People usually think of the desert as a barren, lifeless habitat, but the Sonoran desert is a whole different scene. It is filled with vegetation, and some of these natural examples can be found at the Pima Prickly Park in Tucson.
Located near West River Road and North Camino del la Tierra, the park is home to almost 3,000 native and non-native plants. Although available to the public since 2011, there are still not many people who know about it.
But Jessie Byrd, a landscape designer for the park, has been working on changing that.
“Pima Prickly Park is a joined project between the Tucson Cactus and Succulent Society and Pima County to develop a nine-acre cactus park, free to the public, open all the time from dawn to dusk, full of the nicest things, the nicest cactus that our desert has to offer,” Byrd said.
Most of the plants in the garden have been donated by different members of the community. Others are rescues from construction projects around Tucson.
This garden would not be possible without volunteers, Byrd said.
“So what we do is we go out in the desert where development is going to happen, and we...dig up as many of the cactus as we can possibly manage, as strong as we are, we get the biggest ones that we can handle,” Byrd said. “A lot of them find home in our members’ gardens, through our plants sales, and then the very special things come to Prickly Park where everyone can see them.”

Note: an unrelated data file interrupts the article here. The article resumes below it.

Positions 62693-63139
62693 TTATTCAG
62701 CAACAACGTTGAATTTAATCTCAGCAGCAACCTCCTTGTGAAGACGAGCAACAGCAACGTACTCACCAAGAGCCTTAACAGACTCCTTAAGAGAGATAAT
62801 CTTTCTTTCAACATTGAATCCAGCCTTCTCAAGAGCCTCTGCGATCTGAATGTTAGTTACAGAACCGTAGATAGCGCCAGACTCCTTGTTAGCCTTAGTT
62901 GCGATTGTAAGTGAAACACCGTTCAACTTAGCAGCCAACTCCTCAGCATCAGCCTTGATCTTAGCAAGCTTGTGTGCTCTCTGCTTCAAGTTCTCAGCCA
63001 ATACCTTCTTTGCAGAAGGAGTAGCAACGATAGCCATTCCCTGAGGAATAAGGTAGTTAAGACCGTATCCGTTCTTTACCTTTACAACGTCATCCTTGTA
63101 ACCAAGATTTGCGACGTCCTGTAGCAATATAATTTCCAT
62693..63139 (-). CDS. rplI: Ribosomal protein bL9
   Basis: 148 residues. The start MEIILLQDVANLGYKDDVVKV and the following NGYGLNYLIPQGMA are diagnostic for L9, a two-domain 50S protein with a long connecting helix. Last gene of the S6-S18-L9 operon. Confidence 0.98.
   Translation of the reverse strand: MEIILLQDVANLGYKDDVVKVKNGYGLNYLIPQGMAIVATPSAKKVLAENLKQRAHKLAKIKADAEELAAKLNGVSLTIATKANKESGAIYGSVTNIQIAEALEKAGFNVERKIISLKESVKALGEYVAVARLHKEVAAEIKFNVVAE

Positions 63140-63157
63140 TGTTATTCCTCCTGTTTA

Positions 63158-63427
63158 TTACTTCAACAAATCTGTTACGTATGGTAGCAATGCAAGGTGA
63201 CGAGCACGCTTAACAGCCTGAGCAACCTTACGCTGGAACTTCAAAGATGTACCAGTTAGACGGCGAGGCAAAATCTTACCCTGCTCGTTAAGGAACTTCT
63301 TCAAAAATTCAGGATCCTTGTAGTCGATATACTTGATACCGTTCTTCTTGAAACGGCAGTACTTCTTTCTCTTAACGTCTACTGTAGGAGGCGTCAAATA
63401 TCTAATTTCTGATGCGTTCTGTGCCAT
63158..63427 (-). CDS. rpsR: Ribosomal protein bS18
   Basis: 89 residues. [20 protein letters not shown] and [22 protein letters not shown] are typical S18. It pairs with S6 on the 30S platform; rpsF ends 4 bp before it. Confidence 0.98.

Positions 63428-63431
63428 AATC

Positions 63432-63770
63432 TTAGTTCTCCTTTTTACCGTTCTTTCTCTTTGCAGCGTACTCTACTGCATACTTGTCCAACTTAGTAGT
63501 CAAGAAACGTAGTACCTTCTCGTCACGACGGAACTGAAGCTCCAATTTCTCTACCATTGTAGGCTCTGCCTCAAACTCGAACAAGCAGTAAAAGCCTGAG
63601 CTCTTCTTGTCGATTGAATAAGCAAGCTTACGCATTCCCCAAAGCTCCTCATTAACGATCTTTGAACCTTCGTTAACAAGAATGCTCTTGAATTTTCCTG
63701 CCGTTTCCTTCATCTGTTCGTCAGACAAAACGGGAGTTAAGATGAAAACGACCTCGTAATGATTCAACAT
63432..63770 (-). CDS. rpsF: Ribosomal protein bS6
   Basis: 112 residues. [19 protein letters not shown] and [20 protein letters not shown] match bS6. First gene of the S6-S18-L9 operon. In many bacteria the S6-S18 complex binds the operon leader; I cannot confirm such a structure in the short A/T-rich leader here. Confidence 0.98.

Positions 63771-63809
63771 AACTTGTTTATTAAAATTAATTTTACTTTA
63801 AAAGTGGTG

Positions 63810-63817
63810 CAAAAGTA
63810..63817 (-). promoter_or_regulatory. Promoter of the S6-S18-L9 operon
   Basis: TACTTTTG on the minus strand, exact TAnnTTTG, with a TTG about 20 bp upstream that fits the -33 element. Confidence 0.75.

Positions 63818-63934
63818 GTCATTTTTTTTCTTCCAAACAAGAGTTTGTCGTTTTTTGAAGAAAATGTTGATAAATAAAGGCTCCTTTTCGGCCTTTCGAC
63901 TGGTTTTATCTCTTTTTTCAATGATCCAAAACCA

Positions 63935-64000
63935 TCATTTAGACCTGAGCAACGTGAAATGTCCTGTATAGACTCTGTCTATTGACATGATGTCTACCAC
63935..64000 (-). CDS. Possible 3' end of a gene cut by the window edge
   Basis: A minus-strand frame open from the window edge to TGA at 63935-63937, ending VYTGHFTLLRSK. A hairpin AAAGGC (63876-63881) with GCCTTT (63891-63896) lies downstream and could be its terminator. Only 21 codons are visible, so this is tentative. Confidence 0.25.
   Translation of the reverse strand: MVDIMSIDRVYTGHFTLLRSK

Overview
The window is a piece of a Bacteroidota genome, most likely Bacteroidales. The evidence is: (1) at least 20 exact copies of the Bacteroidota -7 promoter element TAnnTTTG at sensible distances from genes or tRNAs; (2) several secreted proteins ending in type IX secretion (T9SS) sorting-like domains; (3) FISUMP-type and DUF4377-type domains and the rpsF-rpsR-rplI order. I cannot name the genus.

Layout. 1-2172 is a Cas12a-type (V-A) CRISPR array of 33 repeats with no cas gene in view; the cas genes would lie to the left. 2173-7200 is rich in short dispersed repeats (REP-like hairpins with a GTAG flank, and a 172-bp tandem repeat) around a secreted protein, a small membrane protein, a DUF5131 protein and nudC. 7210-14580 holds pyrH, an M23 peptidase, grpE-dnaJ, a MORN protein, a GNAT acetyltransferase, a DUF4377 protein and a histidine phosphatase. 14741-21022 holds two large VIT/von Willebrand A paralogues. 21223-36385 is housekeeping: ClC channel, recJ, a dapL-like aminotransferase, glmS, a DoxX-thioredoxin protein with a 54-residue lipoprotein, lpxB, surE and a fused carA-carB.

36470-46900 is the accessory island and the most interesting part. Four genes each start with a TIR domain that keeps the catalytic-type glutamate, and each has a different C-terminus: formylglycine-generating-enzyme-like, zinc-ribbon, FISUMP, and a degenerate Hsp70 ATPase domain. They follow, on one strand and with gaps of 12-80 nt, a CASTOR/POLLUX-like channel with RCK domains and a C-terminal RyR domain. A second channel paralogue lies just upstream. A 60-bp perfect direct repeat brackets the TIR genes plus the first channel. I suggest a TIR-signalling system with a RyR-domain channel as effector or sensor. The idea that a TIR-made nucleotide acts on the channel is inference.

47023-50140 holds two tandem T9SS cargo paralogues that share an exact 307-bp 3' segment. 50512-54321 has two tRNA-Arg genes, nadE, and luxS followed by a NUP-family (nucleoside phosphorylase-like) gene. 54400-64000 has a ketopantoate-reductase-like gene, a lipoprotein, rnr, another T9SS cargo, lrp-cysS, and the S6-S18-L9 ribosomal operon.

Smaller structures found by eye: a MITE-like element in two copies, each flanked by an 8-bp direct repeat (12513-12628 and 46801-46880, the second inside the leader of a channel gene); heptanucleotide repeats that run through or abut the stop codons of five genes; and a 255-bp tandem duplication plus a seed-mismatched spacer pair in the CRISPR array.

Shellie Bully comes to the park frequently, where she likes to relax and appreciate the desert environment.
For Bully, who is originally from Missouri, this habitat is truly unique.
“The reason why I come here is to watch the wildlife and to look at the beauty and the nature. I like it here,” Bully said. "I think it is a wonderful place to come...it is good, well-kept up. There is a lot of beauty and nature to see here.”
Over the years, Pima Prickly Park has brought plants, such as saguaros, barrel cacti, hedgehogs, mesquite trees and palo verde trees.
The park also holds one of the nation’s biggest collections of prickly pear and cholla cactus.
But just a few years back, this place looked completely different.
“Originally, it was like a 60-foot gravel pit, and when Pima County wanted to build their Natural Resources, Parks and Recreation buildings, they were required to fill it in. So it was just filled with everything they could find,” said Richard Wiedhopf, president of the Tucson Cactus and Succulent Society. “As it settled you couldn’t use it for soccer field, you couldn’t put any other buildings on it, so it kind of laid ways, there was nothing here.”
Some of the plants were moved at least a few times before they finally found their permanent home at the park, such as the saguaros in the Saguarohenge.
Inspired by the famous Stonehenge in England, Byrd said, the saguaros were put in the circle to honor the ancient relationships between people and the Sonoran desert.
“What is fascinating is when you see wild plants in organized patterns, and the fact that it is a circle and everybody thinks it is just great and gives a destination rather than just saguaros,” Byrd said.
Supporters said this park could actually serve as a national model in a few ways.
“The concept of the park was education of the public...to put in a cactus and succulent garden and bring in some plants that aren’t native here and show people how wonderful the use of cactus and succulents in their landscape could be, and show them how to save money by saving...water and saving on environment,” Wiedhopf said.
So far, the estimated value of the plants in the garden is about $100,000, but this is just the beginning.
The volunteers have a 15-year operating agreement with Pima County.
Members said they still have a little more than seven acres to fill up, and they will keep adding plants.